Mary Roach Researches Fetishes

Science Journalist and Author

Mary Roach grew up in a small house in Etna, New Hampshire. She graduated from Wesleyan in 1981, and then moved out to San Francisco. She spent a few years working as a freelance copy editor before landing a half-time PR job at the SF Zoo. During that time she wrote freelance articles for the local newspaper's Sunday magazine.

Though she mostly focuses on writing books, she writes the occasional magazine piece. These have run in Outside, National Geographic, New Scientist, Wired, and The New York Times Magazine, as well as many others. A 1995 article of herse called "How to Win at Germ Warfare" was a National Magazine Award Finalist, and in 1996, her article on earthquake-proof bamboo houses took the Engineering Journalism Award in the general interest magazine category. Mary Roach also reviews books for The New York Times.

Her first book, Stiff, was an offshoot of a column she wrote for Salon.com. Her other books include Spook: Science Tackles the Afterlife, Bonk: The Curious Coupling of Science and Sex, Packing for Mars: The Curious Science of Life in the Void, and Grunt: The Curious Science of Humans at War.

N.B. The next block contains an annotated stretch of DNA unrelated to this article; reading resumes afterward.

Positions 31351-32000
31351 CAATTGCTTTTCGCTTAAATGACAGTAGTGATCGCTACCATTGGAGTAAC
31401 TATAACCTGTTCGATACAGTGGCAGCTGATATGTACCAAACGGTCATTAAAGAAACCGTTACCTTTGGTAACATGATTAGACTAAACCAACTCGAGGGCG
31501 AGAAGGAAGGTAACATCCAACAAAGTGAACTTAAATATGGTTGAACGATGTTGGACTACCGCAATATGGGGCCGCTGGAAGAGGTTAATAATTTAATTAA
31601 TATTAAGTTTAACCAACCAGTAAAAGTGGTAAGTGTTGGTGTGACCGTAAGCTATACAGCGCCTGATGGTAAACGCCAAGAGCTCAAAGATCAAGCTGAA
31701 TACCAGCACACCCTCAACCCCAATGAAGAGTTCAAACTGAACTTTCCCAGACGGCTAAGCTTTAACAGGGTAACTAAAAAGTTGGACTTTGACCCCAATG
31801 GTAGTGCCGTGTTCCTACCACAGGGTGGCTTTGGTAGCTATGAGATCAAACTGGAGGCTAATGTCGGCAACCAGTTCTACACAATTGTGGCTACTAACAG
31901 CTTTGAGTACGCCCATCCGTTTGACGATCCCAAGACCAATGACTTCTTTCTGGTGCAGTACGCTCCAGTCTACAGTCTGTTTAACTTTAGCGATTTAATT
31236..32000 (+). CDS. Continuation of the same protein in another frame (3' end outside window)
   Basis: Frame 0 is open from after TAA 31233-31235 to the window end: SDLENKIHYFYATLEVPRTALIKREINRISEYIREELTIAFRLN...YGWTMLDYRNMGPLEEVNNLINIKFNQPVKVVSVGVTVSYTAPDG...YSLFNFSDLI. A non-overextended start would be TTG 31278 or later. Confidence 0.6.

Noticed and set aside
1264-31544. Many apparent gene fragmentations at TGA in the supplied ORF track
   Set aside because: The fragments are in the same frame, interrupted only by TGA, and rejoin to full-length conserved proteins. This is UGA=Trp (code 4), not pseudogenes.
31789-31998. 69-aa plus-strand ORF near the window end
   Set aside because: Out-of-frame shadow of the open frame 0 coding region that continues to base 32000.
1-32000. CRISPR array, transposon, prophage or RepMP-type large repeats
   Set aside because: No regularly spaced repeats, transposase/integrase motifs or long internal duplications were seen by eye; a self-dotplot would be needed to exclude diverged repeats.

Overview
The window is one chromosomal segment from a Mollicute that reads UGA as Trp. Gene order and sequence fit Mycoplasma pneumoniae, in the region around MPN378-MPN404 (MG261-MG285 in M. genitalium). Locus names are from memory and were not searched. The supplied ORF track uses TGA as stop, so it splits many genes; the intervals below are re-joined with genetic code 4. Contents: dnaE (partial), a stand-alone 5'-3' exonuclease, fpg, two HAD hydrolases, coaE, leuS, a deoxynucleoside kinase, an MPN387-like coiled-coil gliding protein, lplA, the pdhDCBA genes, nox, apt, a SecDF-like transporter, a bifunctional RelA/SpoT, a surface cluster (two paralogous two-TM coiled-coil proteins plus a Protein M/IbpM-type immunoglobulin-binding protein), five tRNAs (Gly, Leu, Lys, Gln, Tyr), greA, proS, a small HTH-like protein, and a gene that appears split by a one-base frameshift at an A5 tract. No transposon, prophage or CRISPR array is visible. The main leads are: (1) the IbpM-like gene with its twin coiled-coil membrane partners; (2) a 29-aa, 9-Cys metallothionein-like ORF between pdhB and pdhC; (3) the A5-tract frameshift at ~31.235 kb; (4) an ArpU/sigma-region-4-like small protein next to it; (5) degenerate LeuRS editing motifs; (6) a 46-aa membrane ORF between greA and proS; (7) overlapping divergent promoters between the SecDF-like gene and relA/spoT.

• Transcript

TRANSCRIPT

Question: Why are fetishes more common with men than with women?

Mary Roach: Fetishes... I did talk to a researcher who had... who got interested... Fetishes are something like ten times more prevalent than males and females. Somebody did actually tried--this was at UT Austin--tried to create a fetish by showing sexually stimulating images while the voice of the head of the psychology department was playing in the background. It was like... I think it was sort of an in-joke on campus. Like, they want to get the students also sexually aroused by the voice of the head, of the chairman. So they really tried... They did a study with, like, pictures of boots and shoes and they were, yes, able to create an arousal response to a boot. You can create fetishes pretty easily. It's much easier with men than with women for some reason. Anyway, but they try to get the...It was like, "hello, welcome to the psychology department" in this guy's voice. And they try very hard to get the situation... All the students, like, would follow him around, just sort of moonily.

Recorded on: April 6, 2009

 


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